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Much of the flood control infrastructure in the Lower Mainland is aging and outdated, leaving communities at risk of flooding. It also often blocks fish from moving between rivers and oceans to streams and wetlands they seek for food, refuge, and rest. In the lower mainland its estimated that over 1500 km of salmon habitat is blocked by 156 pieces of flood control infrastructure.
However, there are increasingly more examples of flood control infrastructure that are friendlier to fish than others. Check out our explainer animation videos created in collaboration with Watershed Watch Salmon Society below to learn more about the good, the bad, and the ugly of flood control infrastructure.
The Problem: Welcome
The Problem: Videos
This work was created in collaboration between Watershed Watch Salmon Society and Resilient Waters. It was begun by volunteer animation creators, Nathan Ross and Paul Pajot and finished by Kerel Alaas, as well as many advisors who provided feedback during its development.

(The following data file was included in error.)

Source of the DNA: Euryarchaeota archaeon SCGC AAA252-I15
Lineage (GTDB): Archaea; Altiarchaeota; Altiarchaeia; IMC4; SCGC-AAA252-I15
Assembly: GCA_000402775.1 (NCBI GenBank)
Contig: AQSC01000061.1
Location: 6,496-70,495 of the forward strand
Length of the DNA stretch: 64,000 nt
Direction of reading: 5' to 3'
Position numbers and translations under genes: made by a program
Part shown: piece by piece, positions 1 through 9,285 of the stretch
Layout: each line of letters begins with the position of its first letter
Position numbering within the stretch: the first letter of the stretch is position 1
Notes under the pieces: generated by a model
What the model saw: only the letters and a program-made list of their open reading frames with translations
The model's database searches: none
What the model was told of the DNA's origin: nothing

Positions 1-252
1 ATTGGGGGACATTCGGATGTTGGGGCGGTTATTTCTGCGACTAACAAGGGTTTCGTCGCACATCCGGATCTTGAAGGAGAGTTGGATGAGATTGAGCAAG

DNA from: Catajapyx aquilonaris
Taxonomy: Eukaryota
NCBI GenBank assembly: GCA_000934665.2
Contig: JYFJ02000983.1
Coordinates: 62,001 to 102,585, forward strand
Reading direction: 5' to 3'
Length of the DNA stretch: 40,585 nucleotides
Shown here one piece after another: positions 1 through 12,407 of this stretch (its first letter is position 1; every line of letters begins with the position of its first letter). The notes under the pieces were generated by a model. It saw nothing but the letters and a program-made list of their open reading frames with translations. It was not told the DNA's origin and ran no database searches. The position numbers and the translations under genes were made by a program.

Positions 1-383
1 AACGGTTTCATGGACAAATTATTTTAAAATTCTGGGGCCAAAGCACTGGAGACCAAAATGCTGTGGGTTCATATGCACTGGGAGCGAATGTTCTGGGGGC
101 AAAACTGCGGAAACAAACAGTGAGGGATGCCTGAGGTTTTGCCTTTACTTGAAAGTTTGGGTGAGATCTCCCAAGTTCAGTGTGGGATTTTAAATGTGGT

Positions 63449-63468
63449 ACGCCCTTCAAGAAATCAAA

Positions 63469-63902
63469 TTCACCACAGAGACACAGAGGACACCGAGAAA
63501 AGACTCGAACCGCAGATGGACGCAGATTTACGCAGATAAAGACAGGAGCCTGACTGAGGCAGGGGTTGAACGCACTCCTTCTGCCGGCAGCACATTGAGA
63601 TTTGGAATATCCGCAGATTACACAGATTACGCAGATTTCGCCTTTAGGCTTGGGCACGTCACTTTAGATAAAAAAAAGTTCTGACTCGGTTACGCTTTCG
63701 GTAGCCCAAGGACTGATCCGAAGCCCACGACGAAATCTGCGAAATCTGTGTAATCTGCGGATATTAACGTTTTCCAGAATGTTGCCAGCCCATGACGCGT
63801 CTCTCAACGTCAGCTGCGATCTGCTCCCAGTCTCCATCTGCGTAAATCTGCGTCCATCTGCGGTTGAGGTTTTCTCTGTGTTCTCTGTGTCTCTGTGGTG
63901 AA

Nathan Ross is a landscape architect who was studying at UBC School of Architecture and Landscape Architecture's Coastal Adaptation Lab who helped to kick off the original design.
Paul Pajot (@paul_pajot) is a visual communication designer and founder of @coucou_design, a design studio based in London, England and helps organizations bring ideas to life from space to screens.
Kerel Alaas is a Vancouver based animator and ECUAD graduate who grew up among turkic nomads in Siberia. Alaas' role was funded through the Canada Summer Jobs Program (via Watershed Watch Salmon Society).
The Problem: Quote
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